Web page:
What does the driving force behind the burgeoning CKR Consulting empire have in store for 2012?
Ever since it was founded more than 25 years ago, CKR Consulting Engineers has strived to be synonymous with excellence in its delivery of high-quality MEP projects. Whether it is the largest of luxury hotels or the smallest of retail retrofits, its company ethos is to treat each project as if it was its own.
A South African owned and operated firm, CKR Consulting began operations in 1983. Since then it has grown into a multi-national company that has offices all across South Africa, in Dubai and in India.
The consultancy recently opened up a second office in India, this time in Kerala, as it seeks to tap into the rapidly growing and lucrative Indian construction market. As that branch of the firm continues to find its feet and grab on to the lucrative contracts available, CKR is in the final steps of finalising plans to open a new office in Doha, which will be operational by March 2012.
Furthermore, having made its name in developing MEP designs for an array of luxury hotels, the consultant plans to spend 2012 delving further into the MEP services sector. As a result, there has been an increased focus by the firm to develop data centres and infrastructure projects.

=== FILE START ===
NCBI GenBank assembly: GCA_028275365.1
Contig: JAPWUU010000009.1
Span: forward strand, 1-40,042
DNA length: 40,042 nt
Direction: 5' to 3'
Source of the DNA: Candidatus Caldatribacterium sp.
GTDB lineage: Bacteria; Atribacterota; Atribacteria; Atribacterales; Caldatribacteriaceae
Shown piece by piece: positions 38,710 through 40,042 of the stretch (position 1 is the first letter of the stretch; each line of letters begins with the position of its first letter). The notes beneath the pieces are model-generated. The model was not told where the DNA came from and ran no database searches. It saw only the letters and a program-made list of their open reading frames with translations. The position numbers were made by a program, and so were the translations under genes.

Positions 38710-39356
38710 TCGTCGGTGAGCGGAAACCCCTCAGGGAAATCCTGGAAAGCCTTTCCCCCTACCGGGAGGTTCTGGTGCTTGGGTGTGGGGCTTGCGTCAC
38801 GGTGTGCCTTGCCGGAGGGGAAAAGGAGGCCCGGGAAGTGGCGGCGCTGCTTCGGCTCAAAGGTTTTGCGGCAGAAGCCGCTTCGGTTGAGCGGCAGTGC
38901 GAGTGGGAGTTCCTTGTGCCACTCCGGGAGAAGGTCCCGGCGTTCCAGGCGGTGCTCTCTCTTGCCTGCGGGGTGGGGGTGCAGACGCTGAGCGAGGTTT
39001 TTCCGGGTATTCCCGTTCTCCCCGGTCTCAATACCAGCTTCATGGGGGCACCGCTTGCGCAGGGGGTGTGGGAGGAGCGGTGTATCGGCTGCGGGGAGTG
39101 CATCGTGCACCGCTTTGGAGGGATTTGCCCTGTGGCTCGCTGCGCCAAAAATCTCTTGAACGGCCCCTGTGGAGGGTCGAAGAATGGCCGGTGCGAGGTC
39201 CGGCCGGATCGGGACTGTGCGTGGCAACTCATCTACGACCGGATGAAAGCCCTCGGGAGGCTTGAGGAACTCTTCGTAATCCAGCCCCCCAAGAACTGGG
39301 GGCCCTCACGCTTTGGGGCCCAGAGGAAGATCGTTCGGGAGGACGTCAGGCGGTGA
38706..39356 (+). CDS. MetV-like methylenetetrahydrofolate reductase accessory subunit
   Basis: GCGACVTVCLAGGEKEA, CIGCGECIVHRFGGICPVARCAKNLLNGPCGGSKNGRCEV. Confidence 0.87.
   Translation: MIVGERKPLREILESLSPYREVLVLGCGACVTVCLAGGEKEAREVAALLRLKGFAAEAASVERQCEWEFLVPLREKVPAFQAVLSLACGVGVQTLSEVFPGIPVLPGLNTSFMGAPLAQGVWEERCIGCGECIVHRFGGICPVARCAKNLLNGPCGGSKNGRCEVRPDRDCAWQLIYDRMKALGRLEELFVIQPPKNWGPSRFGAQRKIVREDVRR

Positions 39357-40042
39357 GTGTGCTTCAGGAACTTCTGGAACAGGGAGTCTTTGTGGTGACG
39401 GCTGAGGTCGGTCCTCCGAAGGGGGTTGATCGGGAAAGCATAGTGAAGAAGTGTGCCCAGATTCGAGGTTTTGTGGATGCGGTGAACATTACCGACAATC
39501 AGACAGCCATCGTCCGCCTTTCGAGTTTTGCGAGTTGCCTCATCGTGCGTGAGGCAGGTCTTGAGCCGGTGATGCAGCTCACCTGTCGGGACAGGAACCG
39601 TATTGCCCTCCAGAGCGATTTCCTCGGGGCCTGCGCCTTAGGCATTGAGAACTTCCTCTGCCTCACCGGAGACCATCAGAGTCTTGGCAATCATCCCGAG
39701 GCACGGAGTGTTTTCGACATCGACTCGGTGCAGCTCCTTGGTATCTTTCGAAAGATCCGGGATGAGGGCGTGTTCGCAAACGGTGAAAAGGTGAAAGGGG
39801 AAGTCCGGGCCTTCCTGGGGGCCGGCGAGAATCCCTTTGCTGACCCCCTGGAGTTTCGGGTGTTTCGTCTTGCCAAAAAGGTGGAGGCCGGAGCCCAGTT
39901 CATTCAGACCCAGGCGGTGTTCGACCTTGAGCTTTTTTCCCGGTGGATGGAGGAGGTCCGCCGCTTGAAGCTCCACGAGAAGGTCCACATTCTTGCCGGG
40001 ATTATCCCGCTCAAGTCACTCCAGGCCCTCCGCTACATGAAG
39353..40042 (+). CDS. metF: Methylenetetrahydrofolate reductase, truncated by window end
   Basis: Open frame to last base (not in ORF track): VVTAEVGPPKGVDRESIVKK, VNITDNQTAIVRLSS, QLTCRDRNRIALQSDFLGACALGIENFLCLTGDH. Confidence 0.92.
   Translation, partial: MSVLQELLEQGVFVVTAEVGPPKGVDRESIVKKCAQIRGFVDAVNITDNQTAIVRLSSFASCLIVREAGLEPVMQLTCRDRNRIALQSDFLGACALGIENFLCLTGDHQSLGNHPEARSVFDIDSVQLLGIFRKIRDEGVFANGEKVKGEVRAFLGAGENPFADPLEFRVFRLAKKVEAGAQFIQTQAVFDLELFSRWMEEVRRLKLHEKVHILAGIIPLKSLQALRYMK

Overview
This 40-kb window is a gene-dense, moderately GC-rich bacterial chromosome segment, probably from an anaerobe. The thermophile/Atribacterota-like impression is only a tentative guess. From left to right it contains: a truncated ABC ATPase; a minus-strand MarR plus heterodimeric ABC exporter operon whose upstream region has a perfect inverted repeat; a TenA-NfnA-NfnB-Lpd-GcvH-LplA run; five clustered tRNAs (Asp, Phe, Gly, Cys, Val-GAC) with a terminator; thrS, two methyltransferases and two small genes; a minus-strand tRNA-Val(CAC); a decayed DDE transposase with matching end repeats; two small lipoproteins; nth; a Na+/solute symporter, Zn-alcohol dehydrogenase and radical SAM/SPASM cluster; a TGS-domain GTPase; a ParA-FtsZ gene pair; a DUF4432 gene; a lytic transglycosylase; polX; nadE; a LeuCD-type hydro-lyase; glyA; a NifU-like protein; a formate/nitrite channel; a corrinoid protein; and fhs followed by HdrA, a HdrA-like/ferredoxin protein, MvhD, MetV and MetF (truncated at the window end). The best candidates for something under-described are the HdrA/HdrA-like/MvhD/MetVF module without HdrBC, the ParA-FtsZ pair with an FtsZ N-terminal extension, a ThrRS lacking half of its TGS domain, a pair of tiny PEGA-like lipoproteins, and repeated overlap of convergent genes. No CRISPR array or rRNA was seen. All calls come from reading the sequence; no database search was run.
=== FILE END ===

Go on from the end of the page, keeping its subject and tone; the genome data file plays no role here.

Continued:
The man behind this constant evolution is Stefano Riccardi, the committed and driven visionary who helped found, and latterly, overseen the growth of the company since 1995.
An electrical engineer by trade, Riccardi was educated at the University of Witwatersrand in Johannesburg, where he graduated with a Bachelor of Science in Electrical Engineering.
Within two years of joining CKR as a project engineer, he was made partner before eventually taking over as managing director after a couple of the other partners left the firm in 1998.
Since then, he has helped the firm grow from 15 employees, to almost double that figure by 2000.
“Thereafter, we got an opportunity to come to Dubai. That company was started in 2001 and now Dubai alone boasts more than 60 odd people. In South Africa, we’ve got four branches as well, with a total staff content of around 150,” Riccardi says.
Moving into data centres is not as much of a dramatic switch as it could be construed, he says, because of the previous work CKR has done on luxury hotels.
“Hotels have ELV services that go into them. A large part of the time, you end up creating mini-data centres to manage these ELV and RT environments for the hotel. For instance, the likes of the Madinat Jumeirah has got two large server rooms which fall over and have redundancy between one and the other. So you can call it the start of a major data centre.”
“What you find is that a lot of the data centres that are out there, they don’t have good efficiencies, or have outdated equipment and very large power generators. What we’ve found is that by going to these environments and increasing efficiencies, we’ve found that for a large part of the time we don’t have to apply additional electricity or additional air conditioning for these data centres. Just by making the equipment more efficient, we can save the client a lot of money. In the sense that his payback for the equipment installation is likely to be reduced by four to five years,” Riccardi explains.
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